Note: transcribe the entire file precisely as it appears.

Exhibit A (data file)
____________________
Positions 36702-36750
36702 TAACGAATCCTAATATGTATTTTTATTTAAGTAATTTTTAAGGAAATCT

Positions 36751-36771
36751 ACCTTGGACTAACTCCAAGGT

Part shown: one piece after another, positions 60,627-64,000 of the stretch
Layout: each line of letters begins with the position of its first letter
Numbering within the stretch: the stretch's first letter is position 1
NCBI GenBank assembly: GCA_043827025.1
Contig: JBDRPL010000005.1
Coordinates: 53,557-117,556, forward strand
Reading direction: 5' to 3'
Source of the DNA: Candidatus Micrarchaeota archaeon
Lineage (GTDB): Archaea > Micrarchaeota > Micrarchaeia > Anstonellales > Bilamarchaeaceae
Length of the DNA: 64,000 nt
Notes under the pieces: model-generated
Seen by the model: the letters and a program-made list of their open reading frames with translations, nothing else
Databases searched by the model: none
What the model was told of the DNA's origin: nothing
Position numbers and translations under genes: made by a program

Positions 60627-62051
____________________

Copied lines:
Positions 36702-36750
36702 TAACGAATCCTAATATGTATTTTTATTTAAGTAATTTTTAAGGAAATCT

Positions 36751-36771
36751 ACCTTGGACTAACTCCAAGGT

Part shown: one piece after another, positions 60,627-64,000 of the stretch
Layout: each line of letters begins with the position of its first letter
Numbering within the stretch: the stretch's first letter is position 1
NCBI GenBank assembly: GCA_043827025.1
Contig: JBDRPL010000005.1
Coordinates: 53,557-117,556, forward strand
Reading direction: 5' to 3'
Source of the DNA: Candidatus Micrarchaeota archaeon
Lineage (GTDB): Archaea > Micrarchaeota > Micrarchaeia > Anstonellales > Bilamarchaeaceae
Length of the DNA: 64,000 nt
Notes under the pieces: model-generated
Seen by the model: the letters and a program-made list of their open reading frames with translations, nothing else
Databases searched by the model: none
What the model was told of the DNA's origin: nothing
Position numbers and translations under genes: made by a program

Positions 60627-62051